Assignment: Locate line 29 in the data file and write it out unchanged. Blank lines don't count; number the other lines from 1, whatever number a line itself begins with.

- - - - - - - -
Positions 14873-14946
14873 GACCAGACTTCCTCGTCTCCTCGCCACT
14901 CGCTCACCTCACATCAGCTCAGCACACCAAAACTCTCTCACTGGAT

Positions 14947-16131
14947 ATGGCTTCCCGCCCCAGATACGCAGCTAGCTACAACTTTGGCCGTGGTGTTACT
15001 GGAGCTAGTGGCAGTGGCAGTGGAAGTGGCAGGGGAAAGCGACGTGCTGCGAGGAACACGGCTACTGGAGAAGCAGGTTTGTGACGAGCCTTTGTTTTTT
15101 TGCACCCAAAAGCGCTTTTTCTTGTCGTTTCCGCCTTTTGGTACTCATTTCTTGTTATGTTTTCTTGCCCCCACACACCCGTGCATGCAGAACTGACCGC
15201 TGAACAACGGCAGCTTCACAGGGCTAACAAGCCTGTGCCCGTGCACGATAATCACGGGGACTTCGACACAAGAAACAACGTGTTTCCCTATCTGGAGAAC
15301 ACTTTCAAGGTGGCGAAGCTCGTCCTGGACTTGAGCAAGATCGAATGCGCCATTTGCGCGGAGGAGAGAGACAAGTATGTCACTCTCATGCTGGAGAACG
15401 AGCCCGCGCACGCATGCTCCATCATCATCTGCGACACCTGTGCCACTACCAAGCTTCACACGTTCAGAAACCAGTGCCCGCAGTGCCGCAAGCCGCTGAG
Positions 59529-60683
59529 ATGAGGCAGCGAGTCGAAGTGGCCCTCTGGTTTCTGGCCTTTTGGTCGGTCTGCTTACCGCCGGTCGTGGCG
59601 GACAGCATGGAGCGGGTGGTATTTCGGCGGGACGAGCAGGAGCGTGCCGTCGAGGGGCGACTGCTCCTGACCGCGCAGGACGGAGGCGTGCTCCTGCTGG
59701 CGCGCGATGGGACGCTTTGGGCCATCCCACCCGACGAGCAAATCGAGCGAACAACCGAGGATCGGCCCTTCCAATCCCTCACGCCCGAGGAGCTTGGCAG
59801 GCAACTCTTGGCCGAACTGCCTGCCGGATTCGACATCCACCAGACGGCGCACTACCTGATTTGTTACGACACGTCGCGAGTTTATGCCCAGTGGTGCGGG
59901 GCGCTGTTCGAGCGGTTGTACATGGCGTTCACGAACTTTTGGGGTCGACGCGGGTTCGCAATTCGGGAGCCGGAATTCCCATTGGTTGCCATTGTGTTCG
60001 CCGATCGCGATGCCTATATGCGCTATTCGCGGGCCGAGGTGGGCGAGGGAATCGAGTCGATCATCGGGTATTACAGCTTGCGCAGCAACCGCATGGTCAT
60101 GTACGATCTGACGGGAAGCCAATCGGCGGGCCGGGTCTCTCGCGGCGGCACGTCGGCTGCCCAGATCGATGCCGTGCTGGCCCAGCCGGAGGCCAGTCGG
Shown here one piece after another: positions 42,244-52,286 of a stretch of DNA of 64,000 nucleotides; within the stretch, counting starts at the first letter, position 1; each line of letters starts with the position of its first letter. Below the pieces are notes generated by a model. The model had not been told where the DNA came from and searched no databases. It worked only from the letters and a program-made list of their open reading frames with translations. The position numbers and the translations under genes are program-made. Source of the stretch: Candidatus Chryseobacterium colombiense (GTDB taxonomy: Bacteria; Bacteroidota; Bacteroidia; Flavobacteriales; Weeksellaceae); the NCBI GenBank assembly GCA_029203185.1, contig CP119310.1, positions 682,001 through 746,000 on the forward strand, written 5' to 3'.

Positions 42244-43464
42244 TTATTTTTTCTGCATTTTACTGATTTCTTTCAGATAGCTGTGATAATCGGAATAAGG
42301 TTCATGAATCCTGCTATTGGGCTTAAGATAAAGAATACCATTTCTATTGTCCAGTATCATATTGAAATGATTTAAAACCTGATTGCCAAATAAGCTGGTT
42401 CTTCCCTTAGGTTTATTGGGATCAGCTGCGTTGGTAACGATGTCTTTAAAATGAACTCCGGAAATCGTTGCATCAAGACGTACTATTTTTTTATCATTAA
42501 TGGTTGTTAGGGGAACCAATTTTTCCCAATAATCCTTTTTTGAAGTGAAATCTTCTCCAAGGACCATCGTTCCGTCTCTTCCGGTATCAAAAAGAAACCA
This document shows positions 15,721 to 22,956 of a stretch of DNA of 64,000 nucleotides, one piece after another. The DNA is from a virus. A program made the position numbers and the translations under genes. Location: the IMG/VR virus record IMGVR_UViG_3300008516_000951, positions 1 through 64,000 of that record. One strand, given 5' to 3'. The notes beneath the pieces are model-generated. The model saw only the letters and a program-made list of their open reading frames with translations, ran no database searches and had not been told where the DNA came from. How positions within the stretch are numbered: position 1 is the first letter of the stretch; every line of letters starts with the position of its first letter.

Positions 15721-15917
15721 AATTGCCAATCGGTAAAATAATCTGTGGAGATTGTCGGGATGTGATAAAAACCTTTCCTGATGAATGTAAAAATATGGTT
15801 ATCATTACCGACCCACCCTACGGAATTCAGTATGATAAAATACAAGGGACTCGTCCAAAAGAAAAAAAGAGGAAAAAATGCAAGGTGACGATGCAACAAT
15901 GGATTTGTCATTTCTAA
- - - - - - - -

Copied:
15901 GGATTTGTCATTTCTAA